Forms of emphasis

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The noun emphasis and verb emphasize are used in two ways:

  • Used in reference to speech, emphasis is the stress which may be placed on a particular syllable, word, phrase, or sentence: e.g., ‘In the word ‘irrevocable’ the emphasis falls on the second syllable’, ‘Most Italian words have the emphasis on the penultimate syllable’, and ‘In the sentence ‘I am so sorry’ the word ‘so’ is often emphasized’. In transcripts of speech emphasis of this kind is shown, in printed texts, by the use of bold or italic fonts or by underlining and, in hand-written texts, by underlining.
  • Used in reference to the content of what is said or written, emphasis is the special prominence or significance given to a particular part of, or point in, the relevant material: e.g., ‘The emphasis in the Minister’s speech was on the need for British companies to find new export markets’, ‘The school’s prospectus places great emphasis on the wide range of subjects available at A-level’, and ‘The Minister emphasised the need for greater transparency in the way government contracts are awarded’.

The general purpose of emphasis of this second kind is to draw the listener’s (or reader’s) attention to (a particular part or aspect of) what is said (or written). However, the specific reasons why emphasis may be necessary on a particular occasion are many and various: emphasis may serve, e.g., to assure listeners of the genuineness or strength of the speaker’s feelings (as in ‘I am so very sorry to hear of your misfortune’ or ‘I am fed up to the back teeth with your casual attitude’); or to remind them of a fact they are liable to forget (as in ‘The class next week will be on Thursday, not Wednesday’); or to assure them of the truth of an improbable fact (as in ‘The rumour is true – the Prime Minister has resigned’); or to persuade them to accept an unpalatable fact (as in ‘Unless he mends his ways, your son really will end up in prison’).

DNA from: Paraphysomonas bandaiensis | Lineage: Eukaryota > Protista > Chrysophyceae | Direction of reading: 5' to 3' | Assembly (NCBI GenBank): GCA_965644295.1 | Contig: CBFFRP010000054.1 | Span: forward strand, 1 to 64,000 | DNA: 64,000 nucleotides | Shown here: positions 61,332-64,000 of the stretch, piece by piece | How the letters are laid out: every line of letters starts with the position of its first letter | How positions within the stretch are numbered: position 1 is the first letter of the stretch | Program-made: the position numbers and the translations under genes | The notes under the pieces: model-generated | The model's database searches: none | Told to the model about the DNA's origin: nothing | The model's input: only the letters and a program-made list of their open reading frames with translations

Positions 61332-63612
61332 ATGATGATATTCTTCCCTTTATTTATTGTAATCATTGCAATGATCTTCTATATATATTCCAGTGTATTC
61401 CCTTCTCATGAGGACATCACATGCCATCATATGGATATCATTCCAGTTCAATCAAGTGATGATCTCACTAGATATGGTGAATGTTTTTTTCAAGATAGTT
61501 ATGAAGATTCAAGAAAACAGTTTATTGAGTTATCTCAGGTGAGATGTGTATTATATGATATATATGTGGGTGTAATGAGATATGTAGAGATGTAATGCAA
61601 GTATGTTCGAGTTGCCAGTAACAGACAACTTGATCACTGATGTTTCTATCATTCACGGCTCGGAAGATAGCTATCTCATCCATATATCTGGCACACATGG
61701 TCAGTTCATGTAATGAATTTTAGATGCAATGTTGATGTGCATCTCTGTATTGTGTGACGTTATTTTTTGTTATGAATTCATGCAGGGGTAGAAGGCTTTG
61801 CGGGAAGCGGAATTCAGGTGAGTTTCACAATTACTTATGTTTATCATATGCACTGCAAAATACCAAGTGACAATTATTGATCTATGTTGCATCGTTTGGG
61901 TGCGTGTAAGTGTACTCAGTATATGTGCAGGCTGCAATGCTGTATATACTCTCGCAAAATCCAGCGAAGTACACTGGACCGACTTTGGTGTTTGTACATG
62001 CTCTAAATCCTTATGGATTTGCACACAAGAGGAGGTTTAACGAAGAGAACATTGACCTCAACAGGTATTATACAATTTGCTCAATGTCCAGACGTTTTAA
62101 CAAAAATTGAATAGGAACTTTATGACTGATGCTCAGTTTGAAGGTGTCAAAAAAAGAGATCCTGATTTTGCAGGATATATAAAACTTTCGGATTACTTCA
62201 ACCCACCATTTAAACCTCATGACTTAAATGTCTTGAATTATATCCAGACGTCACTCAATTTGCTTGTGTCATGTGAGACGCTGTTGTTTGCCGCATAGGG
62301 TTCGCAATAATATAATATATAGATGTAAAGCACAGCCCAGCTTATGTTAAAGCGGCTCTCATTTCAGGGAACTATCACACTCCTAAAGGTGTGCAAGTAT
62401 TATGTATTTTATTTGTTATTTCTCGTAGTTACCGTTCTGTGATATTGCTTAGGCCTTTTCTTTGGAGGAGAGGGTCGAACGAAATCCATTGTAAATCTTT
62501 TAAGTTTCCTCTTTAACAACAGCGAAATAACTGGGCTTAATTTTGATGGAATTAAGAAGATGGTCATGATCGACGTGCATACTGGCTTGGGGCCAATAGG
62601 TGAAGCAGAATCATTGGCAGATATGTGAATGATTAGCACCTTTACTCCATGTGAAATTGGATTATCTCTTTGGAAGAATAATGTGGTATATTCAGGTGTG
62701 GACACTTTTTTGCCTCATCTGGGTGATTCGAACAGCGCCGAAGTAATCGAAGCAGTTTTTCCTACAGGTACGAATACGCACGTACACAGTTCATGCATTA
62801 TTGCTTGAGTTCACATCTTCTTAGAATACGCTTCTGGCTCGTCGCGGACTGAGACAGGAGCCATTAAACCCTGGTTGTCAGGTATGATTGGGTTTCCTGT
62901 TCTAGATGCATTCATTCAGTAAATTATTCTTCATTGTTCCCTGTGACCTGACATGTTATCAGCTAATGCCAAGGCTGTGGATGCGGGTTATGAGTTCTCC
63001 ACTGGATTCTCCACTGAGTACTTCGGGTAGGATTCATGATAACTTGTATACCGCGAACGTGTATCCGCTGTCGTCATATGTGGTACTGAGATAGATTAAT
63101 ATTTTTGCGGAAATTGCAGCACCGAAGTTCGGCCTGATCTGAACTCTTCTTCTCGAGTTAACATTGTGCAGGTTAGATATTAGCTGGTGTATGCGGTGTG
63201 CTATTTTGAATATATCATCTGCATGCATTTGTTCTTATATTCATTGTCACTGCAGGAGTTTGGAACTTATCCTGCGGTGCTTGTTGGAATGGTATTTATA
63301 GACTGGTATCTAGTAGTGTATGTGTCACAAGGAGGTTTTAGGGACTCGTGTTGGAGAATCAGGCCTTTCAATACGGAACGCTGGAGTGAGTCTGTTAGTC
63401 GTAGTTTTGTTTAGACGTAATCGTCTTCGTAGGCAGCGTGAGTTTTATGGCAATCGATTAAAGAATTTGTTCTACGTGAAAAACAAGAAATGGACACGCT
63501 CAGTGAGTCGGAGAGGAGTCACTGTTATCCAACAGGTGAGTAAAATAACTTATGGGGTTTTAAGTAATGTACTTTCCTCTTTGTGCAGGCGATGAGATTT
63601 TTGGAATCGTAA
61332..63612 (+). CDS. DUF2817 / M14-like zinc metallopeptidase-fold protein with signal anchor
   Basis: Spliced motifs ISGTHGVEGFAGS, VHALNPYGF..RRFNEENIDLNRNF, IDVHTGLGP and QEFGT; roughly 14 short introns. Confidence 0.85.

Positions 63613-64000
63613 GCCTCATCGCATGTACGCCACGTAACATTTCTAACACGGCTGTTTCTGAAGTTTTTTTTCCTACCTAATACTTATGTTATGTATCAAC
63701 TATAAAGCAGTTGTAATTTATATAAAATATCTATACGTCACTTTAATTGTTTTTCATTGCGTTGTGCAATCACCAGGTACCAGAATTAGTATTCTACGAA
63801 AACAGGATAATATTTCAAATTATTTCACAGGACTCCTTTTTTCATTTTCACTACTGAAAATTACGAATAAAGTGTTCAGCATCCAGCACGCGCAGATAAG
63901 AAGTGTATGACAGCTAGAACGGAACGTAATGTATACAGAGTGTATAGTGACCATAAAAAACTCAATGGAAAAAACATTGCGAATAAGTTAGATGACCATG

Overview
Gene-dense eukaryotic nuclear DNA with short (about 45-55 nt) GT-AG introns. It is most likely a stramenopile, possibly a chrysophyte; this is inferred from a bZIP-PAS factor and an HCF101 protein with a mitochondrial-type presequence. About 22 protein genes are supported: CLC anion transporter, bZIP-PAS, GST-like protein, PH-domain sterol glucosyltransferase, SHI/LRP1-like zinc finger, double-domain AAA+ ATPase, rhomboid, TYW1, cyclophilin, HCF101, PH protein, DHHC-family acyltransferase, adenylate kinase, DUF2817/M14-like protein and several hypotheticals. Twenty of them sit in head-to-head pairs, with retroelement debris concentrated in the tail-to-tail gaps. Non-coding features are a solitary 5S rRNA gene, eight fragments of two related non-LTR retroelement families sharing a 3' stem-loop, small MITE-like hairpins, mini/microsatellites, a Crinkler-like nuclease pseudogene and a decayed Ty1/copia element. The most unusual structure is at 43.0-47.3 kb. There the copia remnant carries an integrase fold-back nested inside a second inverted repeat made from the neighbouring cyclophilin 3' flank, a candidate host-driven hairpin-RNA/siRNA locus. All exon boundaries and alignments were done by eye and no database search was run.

There are various other ways, besides emphasis of the first kind, in which emphasis of the second kind can be shown. They include:

  • using intensifiers such as ‘really’, ‘very’, ‘terribly’, ‘utterly’, as in ‘I am really pleased you were able to come’ or ‘He was terribly upset that you weren’t there’.
  • repeating a word, as in ‘I am very, very sorry to have to give you this news’ or ‘I am tired, tired, tired’.
  • placing a word in an unusual position, typically at the beginning of a sentence, as in ‘Never again will I believe what he tells me’ or ‘Disgraceful – there’s no other word to describe their behaviour’.
  • using cleft sentences such as ‘It was John who told me you had moved to Manchester’ (rather than ‘John told me you had moved to Manchester’), ‘Wednesday is the day we usually meet’ (rather than ‘We usually meet on Wednesday’), ‘The person you ought to ask about that is Bill’ (rather than ‘You ought to ask Bill about that’). For more about this construction see Cleft sentences.

For possible problems in the spelling and pronunciation of emphasis and emphasize see Emphasis.